Deploying to the Salesforce1 Platform

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Slide deck from my talk to the London Salesforce Developers on deploying in Salesforce

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  • Predicts dependencies but doesn’t manage them can’t know the status of the org you are going to deploy into, so suggests everything.
  • No destructive changes (outside of ISV on the app exchange – not distribution remember).
  • Deploying to the Salesforce1 Platform

    1. 1. Deploying to the Salesforce1 Platform July 23rd 2014 Keir Bowden, Chief Technical Officer, BrightGen @bob_buzzard
    2. 2. Deployment • Moving release artifacts • Salesforce tools only • Not distribution – Your org(s) • “To position troops in readiness for battle”
    3. 3. Force.com IDE
    4. 4. Force.com IDE • Eclipse Plugin • Deploys through metadata API • Summer 14 version available • Open source
    5. 5. Pros • No setup • Deploy to any server • Backs up destination • Destructive Changes
    6. 6. Cons • Entirely manual • Slow – Locks Eclipse – Progress in main UI • Not repeatable – Redeploy = latest versions
    7. 7. When to Use • Infrequently • Very small changes • Unconnected Orgs • 1 person team
    8. 8. Change Sets
    9. 9. Change Sets • Standard UI • Point and Click
    10. 10. Pros • No developer skills • Audited • Dependency assistance • Infinitely repeatable
    11. 11. Cons • Doesn’t scale well • No automation, destructive changes • Can be slow to appear – 30 mins plus • Connected Orgs Only • Profiles behave unexpectedly
    12. 12. When to Use • Frequently • Small to medium changes • Administrator only skillset • One-off deliveries • Separation of Duties
    13. 13. Migration Tool
    14. 14. Migration Tool • Ant extension • Scripted
    15. 15. Pros • Deploy to any server • Integrates with source control – Repeatable • Integration with CI tools • Can be automated
    16. 16. Cons • Up front setup cost – Scripts are software • Requires developer skillset • Password stored in cleartext – On-premise only
    17. 17. When to Use • Frequently • Large changes • Repetitive deployments • Multi-stage release process • Existing build/release process
    18. 18. Managed Package
    19. 19. Managed Package • Container for Salesforce components • Create from developer edition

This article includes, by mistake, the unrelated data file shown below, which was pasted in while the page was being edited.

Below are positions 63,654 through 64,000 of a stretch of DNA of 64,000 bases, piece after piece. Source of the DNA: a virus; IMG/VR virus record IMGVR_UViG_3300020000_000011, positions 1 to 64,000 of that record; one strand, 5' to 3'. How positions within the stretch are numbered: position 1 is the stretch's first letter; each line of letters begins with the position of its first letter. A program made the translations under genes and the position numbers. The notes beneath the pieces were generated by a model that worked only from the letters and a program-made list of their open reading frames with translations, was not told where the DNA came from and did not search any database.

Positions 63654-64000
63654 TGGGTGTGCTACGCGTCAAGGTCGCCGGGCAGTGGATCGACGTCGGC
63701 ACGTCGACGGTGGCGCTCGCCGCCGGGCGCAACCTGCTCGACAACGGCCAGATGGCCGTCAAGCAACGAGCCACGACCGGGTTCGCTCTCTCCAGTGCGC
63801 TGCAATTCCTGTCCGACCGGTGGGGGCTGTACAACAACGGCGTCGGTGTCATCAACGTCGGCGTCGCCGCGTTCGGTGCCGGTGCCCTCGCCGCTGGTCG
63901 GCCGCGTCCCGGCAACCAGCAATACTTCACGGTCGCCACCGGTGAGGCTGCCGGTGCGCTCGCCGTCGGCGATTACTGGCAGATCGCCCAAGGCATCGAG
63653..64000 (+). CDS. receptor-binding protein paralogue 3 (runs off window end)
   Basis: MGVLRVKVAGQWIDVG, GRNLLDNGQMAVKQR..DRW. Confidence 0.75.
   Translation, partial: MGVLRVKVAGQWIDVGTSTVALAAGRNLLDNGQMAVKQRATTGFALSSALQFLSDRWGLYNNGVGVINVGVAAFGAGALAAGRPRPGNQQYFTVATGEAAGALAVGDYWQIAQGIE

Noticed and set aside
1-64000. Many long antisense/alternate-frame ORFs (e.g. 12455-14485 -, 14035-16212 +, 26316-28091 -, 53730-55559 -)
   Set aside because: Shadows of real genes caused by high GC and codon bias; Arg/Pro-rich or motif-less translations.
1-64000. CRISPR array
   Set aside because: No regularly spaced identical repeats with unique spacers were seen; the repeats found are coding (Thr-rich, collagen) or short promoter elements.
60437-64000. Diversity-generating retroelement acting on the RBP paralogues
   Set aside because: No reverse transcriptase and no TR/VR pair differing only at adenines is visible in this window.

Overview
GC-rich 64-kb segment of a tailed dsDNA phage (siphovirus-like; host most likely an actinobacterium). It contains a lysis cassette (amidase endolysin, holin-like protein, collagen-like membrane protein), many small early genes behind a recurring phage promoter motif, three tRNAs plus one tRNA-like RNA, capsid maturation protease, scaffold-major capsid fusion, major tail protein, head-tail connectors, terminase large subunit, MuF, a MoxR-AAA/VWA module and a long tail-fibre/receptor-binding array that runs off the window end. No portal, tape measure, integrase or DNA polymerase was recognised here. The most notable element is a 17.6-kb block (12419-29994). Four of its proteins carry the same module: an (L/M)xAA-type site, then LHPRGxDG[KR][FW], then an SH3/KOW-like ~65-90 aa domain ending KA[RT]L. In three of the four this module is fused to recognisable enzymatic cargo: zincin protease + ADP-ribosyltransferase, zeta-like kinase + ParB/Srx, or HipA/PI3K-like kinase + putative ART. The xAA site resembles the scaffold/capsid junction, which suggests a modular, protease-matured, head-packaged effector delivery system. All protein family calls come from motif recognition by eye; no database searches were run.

20. 20. Pros • Manages dependencies • Install into any org • Upgradeable • Namespaced • Easy rollback through uninstall
    21. 21. Cons • Separate codebase • Limited customisation • Consumes limits – E.g. tabs • 75% test coverage to upload
    22. 22. When to Use • Rarely • Multi-org strategy – Fixed starting point – Common Configuration • Locked down • Centrally managed
    23. 23. Unmanaged Package
    24. 24. Unmanaged Package • Container for Salesforce components • Create from developer edition
    25. 25. Pros • Manages dependencies • Install into any org • Customize installed components • Easy rollback through uninstall
    26. 26. Cons • Separate codebase • Not namespaced – Increased likelihood of conflicts – Some auto renaming • Not upgradeable • 75% test coverage to upload
    27. 27. When to Use • Very rarely • Multi-org strategy – Common starting point – Autonomy for customization • Production org without sandbox
    28. 28. Gotchas
    29. 29. Upgrade Windows • Three Salesforce releases/year • Multi-week rollout • Different source/target versions • Tools can become flaky
    30. 30. Manual Changes • Not everything is deployable • Manual changes are required • Document in release instructions • Four eyes principle
    31. 31. Rolling Back • Not possible on Salesforce! • Strategy depends on tool • Create “undo” artefacts/instructions • Production deploy – refresh sandbox – Complete snapshot of original config
    32. 32. And finally • Technology is part of the solution • Governance may influence decision • Soft requirements: – Communication – Training – User Lockout
    33. 33. Thank You

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